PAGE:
A majority of states including Michigan have followed the English rule to find that a judge had no immunity from suit for acts outside of his judicial capacity or jurisdiction. Robert Craig Waters, ‘Liability of Judicial Officers under Section 1983’ 79 Yale L. J. (December 1969), pp. 326-27 and 29-30).  Also as early as 1806, in the United States there were recognized restrictions on the power judges, as well as the placing of liability on judges for acts outside of their jurisdiction. In Wise v. Withers, 7 U.S. (3 Cranch) 331 (1806), the Supreme Court confirmed the right to sue a judge for exercising authority beyond the jurisdiction authorized by statute. In Stump v. Sparkman, 435 U.S. 349 at 360 (1978), the Supreme Court confirmed that a judge would be immune from suit only if he did not act outside of his judicial capacity and/or was not performing any act expressly prohibited by statute. See Block, Stump v Sparkman and the History of Judicial Immunity, 4980 Duke L.J. 879 (l980).  It is clear that a judge who acts in the absence of subject matter jurisdiction may be held liable for his judicial act. Stump v. Sparkman, 435 U.S. 349, 98 S. Ct. 1099, 55 L. Ed. 2d 331 (1978) and Bradley v. Fisher, 80 U.S. (13 Wall.) 335, 20 L. Ed. 646 (1872).

Judicial immunity may only extend to all judicial acts within the courts jurisdiction and judicial capacity, but it does not extend to either criminal acts, or acts outside of official capacity or in the ‘clear absence of all jurisdiction.’ see Stump v. Sparkman 435 U.S. 349 (1978).  When a judge knows that he lacks jurisdiction, or acts in the face of clearly valid Constitutional provisions or valid statutes expressly depriving him of jurisdiction or judicial capacity, judicial immunity is lost.” Rankin v. Howard 633 F.2d 844 (1980), Den Zeller v. Rankin, 101 S.Ct. 2020 (1981).

As stated by the United States Supreme Court in Piper v. Pearson, 2 Gray 120, cited in Bradley v. Fisher, 13 Wall. 335, 20 L.Ed. 646 (1872), ‘[w]here there is no jurisdiction, there can be no discretion, for discretion is incident to jurisdiction.’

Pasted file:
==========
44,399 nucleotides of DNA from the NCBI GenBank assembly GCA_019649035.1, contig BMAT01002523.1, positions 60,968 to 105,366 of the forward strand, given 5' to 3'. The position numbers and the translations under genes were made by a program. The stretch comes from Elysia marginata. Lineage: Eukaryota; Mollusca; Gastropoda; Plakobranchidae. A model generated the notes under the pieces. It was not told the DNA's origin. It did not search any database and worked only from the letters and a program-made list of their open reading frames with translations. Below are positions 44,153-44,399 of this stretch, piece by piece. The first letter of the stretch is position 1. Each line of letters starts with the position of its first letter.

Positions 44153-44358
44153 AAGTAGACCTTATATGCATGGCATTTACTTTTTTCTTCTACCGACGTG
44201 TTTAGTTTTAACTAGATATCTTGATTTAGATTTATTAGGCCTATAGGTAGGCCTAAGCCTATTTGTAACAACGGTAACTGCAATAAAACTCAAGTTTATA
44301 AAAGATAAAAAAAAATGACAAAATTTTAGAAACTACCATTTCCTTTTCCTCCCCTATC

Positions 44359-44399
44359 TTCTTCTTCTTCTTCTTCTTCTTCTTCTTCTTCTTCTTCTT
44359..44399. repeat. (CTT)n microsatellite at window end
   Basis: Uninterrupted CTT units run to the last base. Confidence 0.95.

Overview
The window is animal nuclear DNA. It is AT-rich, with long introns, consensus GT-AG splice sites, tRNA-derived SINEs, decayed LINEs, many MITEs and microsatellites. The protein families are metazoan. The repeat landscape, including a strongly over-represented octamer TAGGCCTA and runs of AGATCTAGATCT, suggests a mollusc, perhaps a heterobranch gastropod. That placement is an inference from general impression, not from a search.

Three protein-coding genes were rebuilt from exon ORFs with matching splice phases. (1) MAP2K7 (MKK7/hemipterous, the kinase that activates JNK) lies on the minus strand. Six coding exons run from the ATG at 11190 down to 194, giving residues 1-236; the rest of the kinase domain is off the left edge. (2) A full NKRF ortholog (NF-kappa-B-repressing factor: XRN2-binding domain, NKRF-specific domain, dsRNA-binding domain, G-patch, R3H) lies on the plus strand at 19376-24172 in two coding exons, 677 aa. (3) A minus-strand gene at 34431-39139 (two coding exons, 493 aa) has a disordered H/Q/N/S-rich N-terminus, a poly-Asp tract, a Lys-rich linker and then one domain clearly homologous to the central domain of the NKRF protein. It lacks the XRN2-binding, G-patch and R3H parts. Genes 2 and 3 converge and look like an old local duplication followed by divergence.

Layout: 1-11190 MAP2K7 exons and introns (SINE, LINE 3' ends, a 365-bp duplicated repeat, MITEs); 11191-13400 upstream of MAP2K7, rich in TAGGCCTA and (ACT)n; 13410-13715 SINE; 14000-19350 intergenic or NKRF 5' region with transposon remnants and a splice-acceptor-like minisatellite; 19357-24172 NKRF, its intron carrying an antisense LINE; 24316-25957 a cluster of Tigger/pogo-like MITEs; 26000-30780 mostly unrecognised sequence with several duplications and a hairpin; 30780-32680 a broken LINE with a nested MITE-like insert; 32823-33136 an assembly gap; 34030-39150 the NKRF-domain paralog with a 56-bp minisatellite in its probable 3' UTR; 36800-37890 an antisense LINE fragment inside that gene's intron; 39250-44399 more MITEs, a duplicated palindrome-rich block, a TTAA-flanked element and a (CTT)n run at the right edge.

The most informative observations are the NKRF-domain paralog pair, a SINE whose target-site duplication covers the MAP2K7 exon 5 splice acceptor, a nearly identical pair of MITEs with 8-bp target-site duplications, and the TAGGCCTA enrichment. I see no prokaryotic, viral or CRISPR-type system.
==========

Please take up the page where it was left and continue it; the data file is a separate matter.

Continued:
The constitutional requirement of due process of the law is indispensable:

“A judgment can be void . . . where the court acts in a manner contrary to due process.”  Am Jur 2d, §29 Void Judgments, p. 404.

“Where a court failed to observe safeguards, it amounts to denial of due process of law, court is deprived of juris.”  —Merritt v. Hunter, C.A. Kansas 170 F2d 739.

“Moreover, all proceedings founded on the void judgment are themselves regarded as invalid.”  Olson v. Leith 71 Wyo. 316, 257 P.2d 342.).

  1. THE NATURE OF SUBJECT-MATTER JURISDICTION:

The jurisdiction over the subject-matter is the right of the court to exercise judicial power over that class of cases, and is said to be essential, necessary, indispensable and an elementary prerequisite to the exercise of judicial power.  US v Cotton, 535 US 625 (2002); Joy v Two-Bit Corp., 287 Mich 244; 283 NW2d 45 (1938); Prosecuting Attorney for Ingham County v American Amusement Co. Inc., 71 Mich App 130; 246 NW2d 684 (1976), cf, 21 CJS “Courts” § 18, p, 25.  Without such jurisdiction existing, an order entered by the court is absolutely void.  In re Matter of Hague, 412 Mich 532, 544; 315 NW2d 524 (1982).  Therefore, a defense based upon the lack of jurisdiction cannot be waived and may be asserted at any time.  Menna v New York, 423 US 61, 62-63 (1975)(citing People v Carpentier, 446 Mich 19; 521 NW2d 195 (1994) cf, Fox v Board of Regent of Michigan University, 375 Mich 238, 242; 134 NW2d 146 (1965).

SUMMARY: Jurisdiction is not just important it is everything and is rarely properly challenged when one has an attorney, who tends to want to argue by the hour until there is a settlement, vs attack the main issue…jurisdiction (*and the court rarely has it in No Harmed Party Cases).